Our night was long with little “Lien Lien” as she was called by her loving foster family (pronounced like a Chinese person would say the American name “Leah”). She cried and cried and if her red photo book had inched out of reach, that would be what she wanted. We all got up and turned on the lights at about 1:30 a.m. and hung out and facebooked a bit.
We went to breakfast at the hotel and had a moment of shock when we didn’t see any American fare options. Luckily, we were mistaken because “Goat Lung Soup” did not sound like the eye opener we were looking for. Joya’s paperwork said that she liked the Chinese food “congee” (it is like a porridge) and that part was true, because when we served up a bowl of it for breakfast, she gobbled it down.
Our hotel has little water features in the lobby that have huge goldfish swimming in them and she was enthralled with the fish. After I showed her how to make fish lips, she started making them on her own when she walked up to the water. She also learned the sign for “more” today, and picked up more iPad skills. She can also blow her own nose into a tissue and wipe her face clean.
She is a genius for sure.
After breakfast, we traveled with our guide Tracy to the Civil Affairs Office to finalize our adoption. It was crowded with people speaking loudly into cell phones and was filled with cigarette smoke. We were lead into a small office where several of the officials from yesterday were shuffling our paperwork (orphanage director, civil officials, etc.). I noticed another familiar face from yesterday as well. A grandmotherly type woman who I thought was Joya’s foster grandmother was at the desk, but when she saw us walk in with her, she quickly tried to make it out of the small office without being noticed by Joya. On her way out she looked me in the eye and put her finger to her lips like a “shhhhh” motion.
Well, Joya saw her and immediately lost all control. She fought and kicked and screamed in Kenyon’s arms. She wanted to go out of the office and find that woman so badly that when Kenyon wouldn’t let her go, she slapped him in the face and spit in his general direction. She clearly had a connection to this old woman, but it turns out that we still don’t know who she was.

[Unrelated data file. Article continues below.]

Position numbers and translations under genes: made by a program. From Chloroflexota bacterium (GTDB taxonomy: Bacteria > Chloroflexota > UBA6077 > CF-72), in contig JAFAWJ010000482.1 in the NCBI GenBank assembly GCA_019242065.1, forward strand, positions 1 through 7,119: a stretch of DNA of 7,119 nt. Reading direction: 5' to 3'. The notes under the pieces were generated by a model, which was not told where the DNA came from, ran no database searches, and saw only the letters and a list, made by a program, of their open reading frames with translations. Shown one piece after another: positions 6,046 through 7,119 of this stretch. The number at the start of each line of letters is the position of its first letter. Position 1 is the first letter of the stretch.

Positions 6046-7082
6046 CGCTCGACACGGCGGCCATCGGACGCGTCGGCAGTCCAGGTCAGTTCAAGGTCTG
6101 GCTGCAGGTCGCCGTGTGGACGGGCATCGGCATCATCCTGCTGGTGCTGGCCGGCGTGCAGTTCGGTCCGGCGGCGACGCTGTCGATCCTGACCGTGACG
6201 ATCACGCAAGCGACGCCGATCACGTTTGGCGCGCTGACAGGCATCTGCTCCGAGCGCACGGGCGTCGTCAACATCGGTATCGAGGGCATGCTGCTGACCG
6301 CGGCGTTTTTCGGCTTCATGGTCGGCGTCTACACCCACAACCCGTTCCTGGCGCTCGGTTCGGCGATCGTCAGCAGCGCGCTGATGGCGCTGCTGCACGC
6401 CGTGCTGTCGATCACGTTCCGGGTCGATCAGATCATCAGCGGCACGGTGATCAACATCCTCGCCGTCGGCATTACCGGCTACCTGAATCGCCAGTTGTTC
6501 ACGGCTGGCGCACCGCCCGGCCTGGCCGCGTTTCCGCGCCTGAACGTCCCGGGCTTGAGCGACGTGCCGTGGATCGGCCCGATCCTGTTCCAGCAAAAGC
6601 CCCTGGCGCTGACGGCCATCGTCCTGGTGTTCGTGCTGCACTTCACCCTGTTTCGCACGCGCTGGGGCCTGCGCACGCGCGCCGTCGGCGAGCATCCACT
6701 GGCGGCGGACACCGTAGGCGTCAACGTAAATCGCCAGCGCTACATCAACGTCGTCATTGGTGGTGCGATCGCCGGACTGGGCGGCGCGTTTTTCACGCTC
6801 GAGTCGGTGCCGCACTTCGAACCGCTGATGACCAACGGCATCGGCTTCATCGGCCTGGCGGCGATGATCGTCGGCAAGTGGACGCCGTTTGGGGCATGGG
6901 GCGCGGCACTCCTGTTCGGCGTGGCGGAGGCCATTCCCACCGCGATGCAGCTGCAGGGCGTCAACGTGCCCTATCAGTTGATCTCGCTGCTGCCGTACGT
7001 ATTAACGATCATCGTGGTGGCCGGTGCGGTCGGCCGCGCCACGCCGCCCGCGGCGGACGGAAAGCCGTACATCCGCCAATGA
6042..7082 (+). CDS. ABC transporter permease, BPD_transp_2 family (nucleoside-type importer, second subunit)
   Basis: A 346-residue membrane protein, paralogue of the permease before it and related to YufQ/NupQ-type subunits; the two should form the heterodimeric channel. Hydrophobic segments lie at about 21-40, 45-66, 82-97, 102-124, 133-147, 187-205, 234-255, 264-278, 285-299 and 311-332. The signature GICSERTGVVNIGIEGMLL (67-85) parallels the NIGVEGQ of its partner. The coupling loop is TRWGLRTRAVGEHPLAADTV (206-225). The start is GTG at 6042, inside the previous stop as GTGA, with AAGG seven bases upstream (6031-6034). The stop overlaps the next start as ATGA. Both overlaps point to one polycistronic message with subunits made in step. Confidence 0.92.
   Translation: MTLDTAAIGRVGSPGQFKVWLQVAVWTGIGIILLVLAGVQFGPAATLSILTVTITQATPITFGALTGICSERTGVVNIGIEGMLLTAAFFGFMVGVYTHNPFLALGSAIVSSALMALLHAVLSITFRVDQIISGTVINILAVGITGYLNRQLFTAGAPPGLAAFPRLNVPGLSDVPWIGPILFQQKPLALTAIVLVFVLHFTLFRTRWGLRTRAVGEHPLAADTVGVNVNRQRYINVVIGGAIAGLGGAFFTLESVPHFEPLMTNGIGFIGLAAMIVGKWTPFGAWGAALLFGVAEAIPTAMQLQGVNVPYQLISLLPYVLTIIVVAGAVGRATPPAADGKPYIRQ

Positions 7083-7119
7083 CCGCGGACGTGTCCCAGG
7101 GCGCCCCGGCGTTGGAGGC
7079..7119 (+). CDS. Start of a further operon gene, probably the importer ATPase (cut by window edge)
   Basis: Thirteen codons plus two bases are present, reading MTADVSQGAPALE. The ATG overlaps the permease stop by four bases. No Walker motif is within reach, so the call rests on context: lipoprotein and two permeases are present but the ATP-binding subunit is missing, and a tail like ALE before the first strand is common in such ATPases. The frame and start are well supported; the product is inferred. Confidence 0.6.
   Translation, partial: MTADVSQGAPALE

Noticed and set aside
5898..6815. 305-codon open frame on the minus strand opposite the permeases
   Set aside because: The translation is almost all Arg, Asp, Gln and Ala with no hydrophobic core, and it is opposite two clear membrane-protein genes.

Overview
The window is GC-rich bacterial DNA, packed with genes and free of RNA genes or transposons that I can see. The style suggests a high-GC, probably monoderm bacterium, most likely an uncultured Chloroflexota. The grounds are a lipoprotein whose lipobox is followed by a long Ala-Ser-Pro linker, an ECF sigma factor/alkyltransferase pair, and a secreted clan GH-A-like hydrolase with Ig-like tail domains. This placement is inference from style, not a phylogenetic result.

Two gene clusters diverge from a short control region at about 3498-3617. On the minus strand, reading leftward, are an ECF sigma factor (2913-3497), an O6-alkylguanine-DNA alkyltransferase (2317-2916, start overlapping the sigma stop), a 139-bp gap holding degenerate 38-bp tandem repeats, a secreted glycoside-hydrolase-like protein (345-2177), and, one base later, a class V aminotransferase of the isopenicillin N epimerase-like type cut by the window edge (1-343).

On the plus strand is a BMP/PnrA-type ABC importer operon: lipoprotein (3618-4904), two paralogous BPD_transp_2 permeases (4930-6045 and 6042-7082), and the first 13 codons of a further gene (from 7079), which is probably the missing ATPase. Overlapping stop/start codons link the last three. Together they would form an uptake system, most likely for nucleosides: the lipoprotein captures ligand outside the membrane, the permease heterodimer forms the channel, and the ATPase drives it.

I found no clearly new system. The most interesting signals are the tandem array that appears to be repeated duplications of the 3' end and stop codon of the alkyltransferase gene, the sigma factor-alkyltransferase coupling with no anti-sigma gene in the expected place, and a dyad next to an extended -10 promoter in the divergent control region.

Tracy told us afterward that she asked if she was the grandmother yesterday, but the family had told her that she wasn’t. So we really don’t know who she was or why she was still here in the city.
That was really the turning point of our day that brought waves of emotion for Joya. She recovered for a while as we signed and stamped our promises to love, protect, educate, and care for her until she can do so for herself. She did okay as we quickly made a trip to the Walmart Super Center for diapers and miscellaneous snacks and supplies (i.e. Snickers and Pringles).
But as soon as we stepped back into the hotel room, she sobbed and cried for her Mama again. She repeats over and over the Mandarin statement, “I don’t want it.” and “I want to leave.” Thanks to our guide Tracy, we know what she means now. Kenyon is the ONLY one she wants and luckily is able to comfort her when she is upset. He started to worry today that I was feeling left out, but I am not at all offended. I am thrilled that she loves him and finds comfort in him. If I had raised a child for two years and then sent her off to someone else, I would hope she would pitch a fit and not replace me within 36 hours.
Joya fell asleep chest to chest snuggled up with her “Baba” for a 2.5 hour nap. When he tried to move her next to him after she was asleep, she sat up and crawled right back into position on top of him to finish her nap. It is totally precious, but a lot of work for my man, which I wish I could help him with.
Luckily, he is sold out for her.
After naptime, we put her in her Chicago Bears sweatshirt and went walking along the lakeside path across from our hotel. This city of six million people (think the size of NYC) is peaceful and very safe. We were stared at by anyone and everyone who passed us and some even stopped to talk to us or interact with our cute-as-pie daughter.
One man stopped us and pointed to her and said, “China girl?” We nodded and said, “Yes,” (well, Kenyon answered him, “Si” but then nearly fell over in embarrassment for answering in Spanish instead of Mandarin or even English). Joya was walking next to us on the sidewalk and this man took her hand and started to walk with her. After only a couple of steps, she let go and ran to Kenyon. She buried her face in his legs and said, “Baba” over and over again.
She is sold out for him too and we both melted in that moment.
There is another couple staying in the hotel room next to us who are adopting their two year old daughter through another agency. Since we have four more days here waiting for our daughters passports, we became fast friends. Tonight we all walked about two miles to partake of McDonald’s cheeseburgers and French fries….
Joya loved them, by the way. Welcome to America sweet girl.
She passed out in her daddy’s arms on the walk home and we didn’t bathe her or even change her before we laid her down in her crib, hopefully for the night.
I have said several times today, that I went into this trip expecting it to be hard. I expected it to feel like she and I had a long road of relationship building to do before I really felt like she was ours. I said that if it was anything less, I would just be pleasantly surprised.
I am VERY pleasantly surprised.
This girl was meant to be ours. I look at all the other Chinese babies around us in the park, and I can’t imagine having anyone else but her in our (well, Kenyon’s) arms. She is FULL of personality, smart, independent , and genuine (which anyone who knows me, knows that last one is huge for me). I don’t feel like we’re babysitting or like she is an intruder.
I feel like she fits. And we love her already. Enjoy the pictures.